Adam Robinson: Boom. Rock and roll, dude. Well, where can people find you, Mr. Fink, if they want to come learn about Postie or you?
Dave Fink: Yeah, so Postie, come to our site. We work hard on publishing content and case studies and all sorts of data at Postie.com, P-O-S-T-I-E dot-com. And the easiest way to reach me is LinkedIn, LinkedIn messenger. It’s easy for me to see who you are and what your angle is and you can see my background and drop me a note.
Adam Robinson: Dave, thank you. This has been awesome. I really appreciate it, man.
Dave Fink: Yeah, for sure.
In a world of social media, programmatic advertising and digital-first marketing, the direct mail market carries an old-school feel. But did you know that U.S. direct mail is a $50 billion market?
To dive into this lucrative-but-overlooked market, I grabbed some time with Dave Fink, the CEO and co-founder of Postie, a data and technology platform that helps clients run smart, data-driven direct mail campaigns.
In today’s episode, you’ll hear Dave share why direct mail is still a powerful avenue in the digital age, strategies for creating a direct mail campaign, and using direct mail to build a unique name for your brand.
Dave also shares his thoughts on accelerators and venture capital firms which he gleaned from investing in 75+ startups, including his first-hand experience with Dollar Shave Club, building effective branding for D2C businesses and the traits he’s seen from the most successful companies he’s invested with.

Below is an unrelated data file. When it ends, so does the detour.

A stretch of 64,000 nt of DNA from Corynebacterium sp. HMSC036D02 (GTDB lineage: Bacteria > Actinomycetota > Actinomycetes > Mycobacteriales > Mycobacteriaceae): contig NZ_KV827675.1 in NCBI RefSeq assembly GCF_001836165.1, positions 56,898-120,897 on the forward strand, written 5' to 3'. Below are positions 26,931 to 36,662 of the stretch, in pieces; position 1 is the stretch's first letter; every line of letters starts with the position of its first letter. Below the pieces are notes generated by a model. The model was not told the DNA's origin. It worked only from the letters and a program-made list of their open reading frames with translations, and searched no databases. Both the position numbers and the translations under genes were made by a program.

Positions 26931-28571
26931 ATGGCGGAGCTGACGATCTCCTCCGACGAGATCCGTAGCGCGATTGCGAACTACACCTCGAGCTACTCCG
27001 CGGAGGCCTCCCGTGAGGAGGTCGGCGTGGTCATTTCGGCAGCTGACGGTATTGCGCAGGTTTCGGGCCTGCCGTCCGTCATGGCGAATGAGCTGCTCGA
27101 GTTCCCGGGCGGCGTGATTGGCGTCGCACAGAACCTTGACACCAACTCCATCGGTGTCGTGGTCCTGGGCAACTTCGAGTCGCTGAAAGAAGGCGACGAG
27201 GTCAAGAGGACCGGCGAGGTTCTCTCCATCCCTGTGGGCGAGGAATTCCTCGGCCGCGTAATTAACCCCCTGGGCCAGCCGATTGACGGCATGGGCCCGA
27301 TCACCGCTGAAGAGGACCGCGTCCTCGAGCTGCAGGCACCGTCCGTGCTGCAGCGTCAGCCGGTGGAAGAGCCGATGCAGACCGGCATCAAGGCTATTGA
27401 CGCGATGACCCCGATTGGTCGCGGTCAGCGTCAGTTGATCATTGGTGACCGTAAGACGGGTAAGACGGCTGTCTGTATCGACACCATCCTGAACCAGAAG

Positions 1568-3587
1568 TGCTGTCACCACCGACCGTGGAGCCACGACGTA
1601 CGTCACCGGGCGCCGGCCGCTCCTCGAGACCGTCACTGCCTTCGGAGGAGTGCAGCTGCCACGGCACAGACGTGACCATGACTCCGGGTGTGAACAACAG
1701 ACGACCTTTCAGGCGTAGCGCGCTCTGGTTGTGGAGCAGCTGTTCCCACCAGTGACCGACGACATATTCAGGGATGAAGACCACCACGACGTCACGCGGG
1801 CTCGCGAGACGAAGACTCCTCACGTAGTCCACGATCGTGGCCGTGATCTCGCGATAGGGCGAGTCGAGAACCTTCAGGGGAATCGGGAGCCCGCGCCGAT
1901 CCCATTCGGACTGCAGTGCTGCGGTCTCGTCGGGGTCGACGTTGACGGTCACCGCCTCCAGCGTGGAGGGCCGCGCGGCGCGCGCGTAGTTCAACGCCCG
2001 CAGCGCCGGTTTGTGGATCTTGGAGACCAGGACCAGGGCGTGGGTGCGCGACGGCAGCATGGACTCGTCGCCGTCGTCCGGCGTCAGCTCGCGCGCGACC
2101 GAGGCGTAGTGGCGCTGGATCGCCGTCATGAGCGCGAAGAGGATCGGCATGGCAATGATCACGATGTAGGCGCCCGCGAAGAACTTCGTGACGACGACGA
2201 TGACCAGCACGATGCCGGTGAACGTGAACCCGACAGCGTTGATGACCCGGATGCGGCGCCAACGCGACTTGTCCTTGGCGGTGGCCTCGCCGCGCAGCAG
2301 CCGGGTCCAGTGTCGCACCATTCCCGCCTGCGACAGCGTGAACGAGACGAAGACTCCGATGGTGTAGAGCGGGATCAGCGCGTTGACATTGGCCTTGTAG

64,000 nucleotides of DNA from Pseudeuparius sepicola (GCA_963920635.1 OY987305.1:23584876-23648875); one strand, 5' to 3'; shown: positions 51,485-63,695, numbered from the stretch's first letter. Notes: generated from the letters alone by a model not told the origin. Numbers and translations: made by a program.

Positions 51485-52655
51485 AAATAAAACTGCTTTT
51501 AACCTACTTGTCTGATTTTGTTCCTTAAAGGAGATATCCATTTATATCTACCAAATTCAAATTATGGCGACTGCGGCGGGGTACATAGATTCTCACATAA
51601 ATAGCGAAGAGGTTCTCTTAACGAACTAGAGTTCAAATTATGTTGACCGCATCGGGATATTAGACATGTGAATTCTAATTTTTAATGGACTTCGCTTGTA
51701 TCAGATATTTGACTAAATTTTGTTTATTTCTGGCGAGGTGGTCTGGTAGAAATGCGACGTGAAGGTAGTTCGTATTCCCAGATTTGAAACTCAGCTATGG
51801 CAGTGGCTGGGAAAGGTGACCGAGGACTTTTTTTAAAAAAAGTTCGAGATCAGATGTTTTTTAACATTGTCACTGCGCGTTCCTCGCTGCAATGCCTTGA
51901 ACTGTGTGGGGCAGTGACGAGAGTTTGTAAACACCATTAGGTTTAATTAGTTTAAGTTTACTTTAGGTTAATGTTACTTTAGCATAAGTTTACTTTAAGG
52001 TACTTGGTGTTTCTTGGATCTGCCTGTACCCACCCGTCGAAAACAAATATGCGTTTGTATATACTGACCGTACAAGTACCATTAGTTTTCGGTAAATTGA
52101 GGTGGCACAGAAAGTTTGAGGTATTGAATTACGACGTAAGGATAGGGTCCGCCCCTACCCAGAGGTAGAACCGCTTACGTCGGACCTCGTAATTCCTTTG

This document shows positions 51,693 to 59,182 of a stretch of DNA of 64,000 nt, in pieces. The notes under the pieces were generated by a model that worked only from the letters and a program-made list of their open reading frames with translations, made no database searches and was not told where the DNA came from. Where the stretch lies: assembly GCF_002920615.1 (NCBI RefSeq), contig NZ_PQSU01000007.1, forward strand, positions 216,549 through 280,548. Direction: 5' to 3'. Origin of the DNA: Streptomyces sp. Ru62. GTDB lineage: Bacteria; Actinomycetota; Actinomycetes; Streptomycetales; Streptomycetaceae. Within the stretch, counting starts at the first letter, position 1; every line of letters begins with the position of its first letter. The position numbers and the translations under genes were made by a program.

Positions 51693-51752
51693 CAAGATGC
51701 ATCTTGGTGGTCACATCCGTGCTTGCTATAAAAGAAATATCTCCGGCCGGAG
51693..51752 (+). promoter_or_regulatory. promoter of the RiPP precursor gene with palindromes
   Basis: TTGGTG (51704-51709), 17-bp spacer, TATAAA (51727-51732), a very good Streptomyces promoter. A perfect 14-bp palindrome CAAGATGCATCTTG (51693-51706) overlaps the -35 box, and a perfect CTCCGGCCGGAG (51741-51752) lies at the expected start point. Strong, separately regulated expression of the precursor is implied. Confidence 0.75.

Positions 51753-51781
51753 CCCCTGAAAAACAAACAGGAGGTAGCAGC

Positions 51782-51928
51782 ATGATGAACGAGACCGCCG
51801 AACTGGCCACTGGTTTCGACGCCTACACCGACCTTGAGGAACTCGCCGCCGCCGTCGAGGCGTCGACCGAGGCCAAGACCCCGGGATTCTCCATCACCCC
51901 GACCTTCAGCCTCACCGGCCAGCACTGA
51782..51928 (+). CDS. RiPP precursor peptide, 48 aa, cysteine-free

Key Takeaways with Dave Fink
- Dave's front-row seat to Dollar Shave Club's launch to 9-figure exit in 4 years.
- How Dollar Shave Club distinguished itself with an authentic brand story in the right media channels.
- The core differentiator between successful and unsuccessful businesses.
- The self-fulfilling prophecies in the accelerator world that creates business winners and losers.
- The two types of founding groups in accelerators — and which is the most successful.
- The merits of building one company vs. taking on a portfolio of companies.
- Strategies for convincing prospective employees to work for your company.
- Navigating nuanced sales cycles depending on the needs of your prospect.
- How D2C brands like Liquid Death, Dollar Shave Club and Casper made consumers want to be part of their brands.
- Prioritizing a quality business model over venture capital KPIs.
- Why Dave chose to get into direct mail in the digital age.
- Linking data with direct mail campaigns to make your brand stand out.
- Reasons for companies to consider the $50 billion direct mail space in the U.S.
- Where to start a D2C marketing playbook.
The Brilliant Marketing Behind the Liquid Death & Tony Hawk Collab with Dave Fink
Dave Fink Inspiring Quotes
- “If it’s not resonating, you’re not telling the right story or you’re missing product-market fit.” – Dave Fink
- “All the smartest minds in digital marketing back in the late 90s, early 2000s, all came from direct mail because it’s a quantitative channel.” – Dave Fink
- “Once you get on the hamster wheel of adventure, it’s a scary place.” – Dave Fink
- “Be well rested and go to work and be really productive all day … that’s the way that you slay dragons and you do disproportionately big things.” – Dave Fink
- “You have to have discipline if you’re going to run a portfolio. There’s only so much time in a day.” – Dave Fink
- Dave Fink on LinkedIn
- Dollar Shave Club
- BrandConnect (formerly FameBit)
- Shelby Herrington
- Peter Pham
- Michael Dubin
- Adam Weber
- Kevin Datoo
- Henrik Werdelin
- Liquid Death
- Tony Hawk
- The Trade Desk